‘Cheers, book,’ she said. ‘Cheers 2020. Cheers to nature. Rocking it, baby. Starry skies in Beijing. Deer wandering the streets of Japan. Goats in Wales staring at all the people behind glass. Humans? Well, we humans are not doing so well. A few months back Trump was going to bomb Iran just to arc things up in the Middle East before the election in November. Now he’s inciting revolution. Weinstein’s in jail and it only took 78 women to get him there. Australia was on fire for months. We almost wiped out the koalas. The platypus is on its way to extinction, too. There’s weird sea warming near New Zealand, and the kelp forests around Tasmania are dead. The Barrier Reef is bleached beyond recognition. Plans for a giant coal mine, and a copper one, too — that’s going to improve things for sure. Our oxygen cylinder, the Amazon, is in the red while the government of Brazil has taken to shooting anyone opposed to deforestation. A 16-year old is our world’s visionary and our favourite politician is a smiley, sensible woman from New Zealand. So cheers to the pangolins who sent a virus to save us. Cheers pangolins. Or bats. Or industrial farming. Whatever it was that brought 2020 to its knees. But I want my life back now. Ok? I promise to be better. I think I promise. It’s hard to tell.’
She thought of the last time she had touched Matthew. They’d gone away for a weekend, him supposedly at a conference. They’d walked a remote beach and spent hours in the outdoor bath reading to one another. Then the stay-at-home order was announced.
‘I miss you,’ he’d said. ‘I miss you already.’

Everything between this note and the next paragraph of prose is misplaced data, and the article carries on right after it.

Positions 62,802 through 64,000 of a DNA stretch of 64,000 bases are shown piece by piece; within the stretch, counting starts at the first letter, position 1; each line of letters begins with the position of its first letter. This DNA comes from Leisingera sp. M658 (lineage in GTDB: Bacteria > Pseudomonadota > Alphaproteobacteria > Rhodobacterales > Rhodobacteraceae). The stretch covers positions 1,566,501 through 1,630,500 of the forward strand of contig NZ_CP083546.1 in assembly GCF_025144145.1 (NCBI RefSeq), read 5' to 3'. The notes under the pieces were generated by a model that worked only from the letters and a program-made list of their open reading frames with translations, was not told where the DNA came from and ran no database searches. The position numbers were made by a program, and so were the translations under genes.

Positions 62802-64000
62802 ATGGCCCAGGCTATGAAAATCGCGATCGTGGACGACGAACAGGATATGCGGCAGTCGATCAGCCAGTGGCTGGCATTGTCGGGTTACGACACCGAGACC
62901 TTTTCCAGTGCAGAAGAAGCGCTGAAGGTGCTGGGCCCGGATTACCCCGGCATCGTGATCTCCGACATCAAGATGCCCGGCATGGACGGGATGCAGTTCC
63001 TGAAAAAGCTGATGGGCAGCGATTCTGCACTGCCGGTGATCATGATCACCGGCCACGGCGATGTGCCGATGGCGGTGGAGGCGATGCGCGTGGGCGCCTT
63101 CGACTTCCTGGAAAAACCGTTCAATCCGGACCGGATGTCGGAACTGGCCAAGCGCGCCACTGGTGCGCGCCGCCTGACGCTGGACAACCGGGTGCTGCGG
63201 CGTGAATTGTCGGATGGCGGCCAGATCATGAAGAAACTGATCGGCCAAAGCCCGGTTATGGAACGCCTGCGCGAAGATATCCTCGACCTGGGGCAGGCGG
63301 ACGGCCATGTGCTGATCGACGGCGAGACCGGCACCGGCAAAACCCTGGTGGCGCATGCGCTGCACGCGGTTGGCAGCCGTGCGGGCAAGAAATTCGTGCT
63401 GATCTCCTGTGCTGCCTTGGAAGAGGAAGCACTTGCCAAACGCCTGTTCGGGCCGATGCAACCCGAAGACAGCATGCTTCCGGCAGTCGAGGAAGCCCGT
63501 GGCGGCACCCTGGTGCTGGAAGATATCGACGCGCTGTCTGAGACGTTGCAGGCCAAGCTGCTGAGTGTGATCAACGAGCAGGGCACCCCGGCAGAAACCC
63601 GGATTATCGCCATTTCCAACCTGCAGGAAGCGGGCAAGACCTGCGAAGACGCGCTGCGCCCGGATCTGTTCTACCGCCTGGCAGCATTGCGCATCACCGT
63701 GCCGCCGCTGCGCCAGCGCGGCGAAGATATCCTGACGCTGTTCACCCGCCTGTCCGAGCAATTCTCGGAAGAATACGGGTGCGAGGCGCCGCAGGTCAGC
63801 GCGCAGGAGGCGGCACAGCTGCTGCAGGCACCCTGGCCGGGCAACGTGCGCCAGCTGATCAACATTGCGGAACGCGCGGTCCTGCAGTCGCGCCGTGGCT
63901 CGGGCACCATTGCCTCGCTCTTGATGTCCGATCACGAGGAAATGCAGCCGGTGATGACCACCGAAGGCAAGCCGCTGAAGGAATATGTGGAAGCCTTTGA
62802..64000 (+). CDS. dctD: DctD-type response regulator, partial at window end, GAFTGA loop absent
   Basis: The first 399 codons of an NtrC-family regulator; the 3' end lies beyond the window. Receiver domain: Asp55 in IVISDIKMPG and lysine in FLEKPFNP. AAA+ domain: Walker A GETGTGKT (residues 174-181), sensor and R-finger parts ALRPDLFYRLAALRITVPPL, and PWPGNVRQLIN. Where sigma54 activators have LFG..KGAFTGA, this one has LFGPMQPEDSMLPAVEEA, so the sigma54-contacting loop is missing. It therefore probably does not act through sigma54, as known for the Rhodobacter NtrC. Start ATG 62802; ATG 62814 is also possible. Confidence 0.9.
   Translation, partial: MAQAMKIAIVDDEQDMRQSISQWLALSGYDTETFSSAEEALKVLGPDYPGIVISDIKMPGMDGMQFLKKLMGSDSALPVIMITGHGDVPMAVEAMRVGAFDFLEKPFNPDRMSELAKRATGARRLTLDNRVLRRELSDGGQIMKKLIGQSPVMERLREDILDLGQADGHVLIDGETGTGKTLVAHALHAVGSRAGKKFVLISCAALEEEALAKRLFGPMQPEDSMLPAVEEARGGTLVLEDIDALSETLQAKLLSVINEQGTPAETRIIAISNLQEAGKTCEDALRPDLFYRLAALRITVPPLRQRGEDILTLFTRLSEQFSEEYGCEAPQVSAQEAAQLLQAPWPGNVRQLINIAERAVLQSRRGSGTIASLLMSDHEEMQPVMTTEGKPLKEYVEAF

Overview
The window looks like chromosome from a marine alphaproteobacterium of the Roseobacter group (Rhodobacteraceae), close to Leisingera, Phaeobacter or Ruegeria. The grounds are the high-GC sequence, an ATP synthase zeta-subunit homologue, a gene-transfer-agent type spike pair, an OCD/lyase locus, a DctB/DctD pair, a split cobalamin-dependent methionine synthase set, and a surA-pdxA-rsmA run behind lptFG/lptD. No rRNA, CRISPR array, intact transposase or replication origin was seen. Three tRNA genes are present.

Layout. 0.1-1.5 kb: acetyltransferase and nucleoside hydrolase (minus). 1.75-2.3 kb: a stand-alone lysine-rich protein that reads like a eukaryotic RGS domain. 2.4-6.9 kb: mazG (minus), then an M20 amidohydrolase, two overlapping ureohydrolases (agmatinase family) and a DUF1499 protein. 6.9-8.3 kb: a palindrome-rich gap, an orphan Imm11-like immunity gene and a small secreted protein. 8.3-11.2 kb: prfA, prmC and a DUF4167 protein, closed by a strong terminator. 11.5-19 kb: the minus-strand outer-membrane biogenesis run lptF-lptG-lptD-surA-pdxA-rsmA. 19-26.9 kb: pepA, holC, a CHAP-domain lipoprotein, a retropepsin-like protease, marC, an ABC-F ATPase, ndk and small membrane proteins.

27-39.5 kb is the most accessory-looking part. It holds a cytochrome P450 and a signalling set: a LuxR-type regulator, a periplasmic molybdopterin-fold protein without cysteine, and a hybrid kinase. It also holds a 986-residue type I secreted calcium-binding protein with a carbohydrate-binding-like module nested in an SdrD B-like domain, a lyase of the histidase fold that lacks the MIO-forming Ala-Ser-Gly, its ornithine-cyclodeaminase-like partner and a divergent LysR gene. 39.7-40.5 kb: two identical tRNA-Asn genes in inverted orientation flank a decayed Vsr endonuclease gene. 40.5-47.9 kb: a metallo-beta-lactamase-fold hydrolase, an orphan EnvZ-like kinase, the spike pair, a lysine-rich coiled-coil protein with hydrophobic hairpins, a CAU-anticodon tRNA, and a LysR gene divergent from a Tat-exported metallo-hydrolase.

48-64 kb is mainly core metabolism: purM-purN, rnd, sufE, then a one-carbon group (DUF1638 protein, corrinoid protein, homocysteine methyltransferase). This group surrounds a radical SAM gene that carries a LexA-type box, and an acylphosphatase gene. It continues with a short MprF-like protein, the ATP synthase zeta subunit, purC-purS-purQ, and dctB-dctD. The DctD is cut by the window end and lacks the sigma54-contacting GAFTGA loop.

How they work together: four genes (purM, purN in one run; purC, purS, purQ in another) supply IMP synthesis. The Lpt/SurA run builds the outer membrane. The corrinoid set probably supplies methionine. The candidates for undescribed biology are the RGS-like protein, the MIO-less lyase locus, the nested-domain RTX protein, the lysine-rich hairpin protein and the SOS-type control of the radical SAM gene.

In that moment, even without the nasty voice weighing in, she’d known that Matthew was not going to be the man sitting on some verandah with her when they were very old. Not the man who’d make her laugh until their false teeth fell out. But she hadn’t been brave enough to end it. It was too easy, too decadent, this relationship with no commitment and luxurious perks.
Her phone pinged again. She picked it up and read the Lockdown Love message. It said: There is evidence that trees communicate over great expanses, sending nourishment, messages and support. And they do all this grounded in place, unable to speak, reach or move around. We are like that right now, separate, unable to touch, yet deeply connected and sharing our love over these distances…
Phoebe sat on the kitchen stool and watched the clouds rolling across the sky. She let the prosecco languish. She knew that what she was contemplating was an aberration, but dark times called for drastic measures. It was a sort of sacrilege, possibly. But then so was putting a book in the freezer, she supposed.
Towards evening, she pulled a fresh lasagne from the oven. While it had baked, she’d cleaned up the kitchen and changed the sheets. Then she’d showered and put on jeans, a hoodie, socks and shoes. She hadn’t worn shoes or driven anywhere in a week, and it felt good. Within the hour, each of Phoebe’s friends had received a takeaway container labelled Lockdown Lasagne.
* * *
Twelve months later, Matthew was long gone and her face was across all the arts media. Phoebe’s friends threw her a dinner party. Lockdown Lasagne was the celebratory dish. Its secret? The addition of peas — not in the meat sauce, but in the cheesy sauce, which somehow made it a hit.
Heather Rose is the author of eight novels. Her latest novel is the bestselling political thriller Bruny. Her novel The Museum of Modern Love won the Stella Prize and the Christina Stead Prize.
This story first appeared in SL magazine, Winter 2020.